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Am J Kidney Dis. 2008 Jan;51(1):93-8.

Frequency of swing-segment stenosis in referred dialysis patients with angiographically documented lesions.

Author information

  • 1Division of Nephrology, Emory University School of Medicine, Atlanta, GA, USA. timibade@yahoo.com

Abstract

BACKGROUND:

The segment of the vein mobilized for arterial anastomosis in the creation of an arteriovenous fistula (AVF) is the swing segment. This segment may experience turbulent flow and altered shear mechanical stress that result in stenosis. We sought to determine the frequency of stenotic lesions in the swing segment.

STUDY DESIGN:

Case series.

SETTINGS & PARTICIPANTS:

From January 31, 2003, to June 30, 2005, records of all patients referred to an outpatient hemodialysis vascular access center for AVF dysfunction were reviewed (n = 484). Of these, 278 patients had angiographically documented stenosis (any degree of luminal narrowing) on their first visit.

OUTCOMES & MEASUREMENTS:

Distribution of stenoses in different segments of the AVF. Swing-segment stenoses were classified as proximal (outflow into axillary vein system), distal or juxta-anastomotic (adjacent to the anastomosis), and the cephalic arch.

RESULTS:

Overall prevalence of angiographically documented swing segment stenosis (proximal, distal or juxta-anastomotic, and cephalic arch) was 45.7% (127 of 278 patients), whereas the remaining stenoses (151 of 278 patients) were distributed among the puncture zone, arterial, arterial anastomosis, and central veins. The most frequent location of the swing-segment stenosis was juxta-anatomosis (63%; 80 of 127 patients), followed by cephalic arch (19%; 24 of 127 patients) and proximal swing segment (18%; 23 of 127 patients). The distribution of swing-segment stenosis (n = 127) was equivalent among the various fistulas (brachial-cephalic, 35.4%; radial-cephalic, 33.9%; and brachial-basilic, 30.7%). Eighty-three percent of swing-segment stenoses were significant (>50% luminal narrowing) and underwent percutaneous transluminal angioplasty, with a 93% success rate.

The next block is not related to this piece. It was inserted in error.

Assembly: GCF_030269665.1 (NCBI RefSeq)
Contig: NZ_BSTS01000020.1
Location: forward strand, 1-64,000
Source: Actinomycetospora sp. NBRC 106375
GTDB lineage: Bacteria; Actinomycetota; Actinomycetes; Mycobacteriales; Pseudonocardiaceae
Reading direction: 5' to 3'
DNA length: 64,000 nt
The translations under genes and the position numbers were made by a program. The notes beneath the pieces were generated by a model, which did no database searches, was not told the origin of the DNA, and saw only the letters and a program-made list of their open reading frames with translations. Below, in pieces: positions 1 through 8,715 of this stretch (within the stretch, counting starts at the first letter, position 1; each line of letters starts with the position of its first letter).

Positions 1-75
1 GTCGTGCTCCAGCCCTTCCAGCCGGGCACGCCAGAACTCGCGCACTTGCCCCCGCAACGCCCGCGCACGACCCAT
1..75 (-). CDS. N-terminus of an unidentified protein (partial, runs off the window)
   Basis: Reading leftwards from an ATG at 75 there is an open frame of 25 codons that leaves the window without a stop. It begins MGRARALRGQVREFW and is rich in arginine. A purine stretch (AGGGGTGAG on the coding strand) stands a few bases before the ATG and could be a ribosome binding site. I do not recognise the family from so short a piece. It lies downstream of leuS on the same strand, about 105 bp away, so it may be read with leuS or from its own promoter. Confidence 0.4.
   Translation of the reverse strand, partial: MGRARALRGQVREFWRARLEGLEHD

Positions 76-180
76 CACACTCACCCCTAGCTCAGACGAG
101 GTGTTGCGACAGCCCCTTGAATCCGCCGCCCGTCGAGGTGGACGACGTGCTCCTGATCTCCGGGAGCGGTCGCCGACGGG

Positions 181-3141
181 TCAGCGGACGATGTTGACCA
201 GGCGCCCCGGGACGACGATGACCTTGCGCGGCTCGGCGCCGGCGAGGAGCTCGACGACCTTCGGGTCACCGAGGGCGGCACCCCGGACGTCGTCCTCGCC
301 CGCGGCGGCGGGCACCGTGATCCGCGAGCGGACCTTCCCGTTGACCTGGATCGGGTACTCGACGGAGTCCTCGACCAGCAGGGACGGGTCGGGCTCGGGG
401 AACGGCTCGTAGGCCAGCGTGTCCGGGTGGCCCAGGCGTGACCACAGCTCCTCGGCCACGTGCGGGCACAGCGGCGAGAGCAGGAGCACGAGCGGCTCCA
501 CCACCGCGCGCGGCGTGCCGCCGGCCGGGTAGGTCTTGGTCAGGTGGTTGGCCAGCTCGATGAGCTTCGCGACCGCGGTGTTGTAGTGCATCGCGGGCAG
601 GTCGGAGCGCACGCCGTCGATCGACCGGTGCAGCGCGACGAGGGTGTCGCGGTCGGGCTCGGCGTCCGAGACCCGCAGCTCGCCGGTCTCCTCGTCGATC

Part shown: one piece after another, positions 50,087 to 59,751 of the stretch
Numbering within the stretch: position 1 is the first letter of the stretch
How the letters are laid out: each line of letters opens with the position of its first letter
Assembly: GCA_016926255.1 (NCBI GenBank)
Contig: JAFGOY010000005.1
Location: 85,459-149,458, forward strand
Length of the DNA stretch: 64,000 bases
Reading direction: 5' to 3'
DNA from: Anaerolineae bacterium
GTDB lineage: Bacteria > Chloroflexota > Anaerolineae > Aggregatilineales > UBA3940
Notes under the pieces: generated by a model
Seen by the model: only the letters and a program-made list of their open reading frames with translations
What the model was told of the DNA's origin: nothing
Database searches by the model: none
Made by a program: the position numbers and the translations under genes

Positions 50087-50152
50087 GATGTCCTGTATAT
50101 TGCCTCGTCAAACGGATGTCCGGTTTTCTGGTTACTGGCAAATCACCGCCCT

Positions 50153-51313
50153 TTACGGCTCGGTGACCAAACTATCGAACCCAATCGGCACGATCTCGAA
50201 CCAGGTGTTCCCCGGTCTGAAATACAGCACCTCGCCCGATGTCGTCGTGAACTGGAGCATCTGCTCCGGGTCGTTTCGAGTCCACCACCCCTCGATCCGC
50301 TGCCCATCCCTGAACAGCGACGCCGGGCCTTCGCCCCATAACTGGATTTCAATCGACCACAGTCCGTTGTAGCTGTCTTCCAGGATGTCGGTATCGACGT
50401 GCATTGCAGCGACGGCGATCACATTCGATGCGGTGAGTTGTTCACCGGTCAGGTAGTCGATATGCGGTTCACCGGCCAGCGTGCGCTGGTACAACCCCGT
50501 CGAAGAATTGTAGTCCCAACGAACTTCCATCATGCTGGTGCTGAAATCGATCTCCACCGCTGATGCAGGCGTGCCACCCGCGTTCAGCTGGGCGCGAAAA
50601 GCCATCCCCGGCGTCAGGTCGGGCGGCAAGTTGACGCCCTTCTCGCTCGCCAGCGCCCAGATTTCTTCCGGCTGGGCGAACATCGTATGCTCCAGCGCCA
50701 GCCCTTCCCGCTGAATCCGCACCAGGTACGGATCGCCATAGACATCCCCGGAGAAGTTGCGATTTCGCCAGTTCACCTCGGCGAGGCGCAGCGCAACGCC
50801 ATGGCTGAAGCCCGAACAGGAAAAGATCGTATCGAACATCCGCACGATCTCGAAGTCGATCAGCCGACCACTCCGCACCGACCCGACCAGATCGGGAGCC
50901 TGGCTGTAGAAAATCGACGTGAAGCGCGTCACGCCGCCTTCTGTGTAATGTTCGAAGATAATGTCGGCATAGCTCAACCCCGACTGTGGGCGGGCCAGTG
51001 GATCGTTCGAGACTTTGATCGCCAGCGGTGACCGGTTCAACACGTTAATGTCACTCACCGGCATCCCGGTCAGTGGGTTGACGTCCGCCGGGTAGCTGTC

LIMITATIONS:

Retrospective nature of the study and potential selection bias.

CONCLUSION:

In our population, swing-segment stenosis is the most common lesion in dysfunctional AVFs; juxta-anastomotic stenosis is the predominant lesion independent of fistula type. Whether the occurrence of swing-segment stenosis is caused by mobilization of the vein during surgery is not clear.

PMID:
18155537
[PubMed - indexed for MEDLINE]
PMCID:
PMC2692594
Free PMC Article

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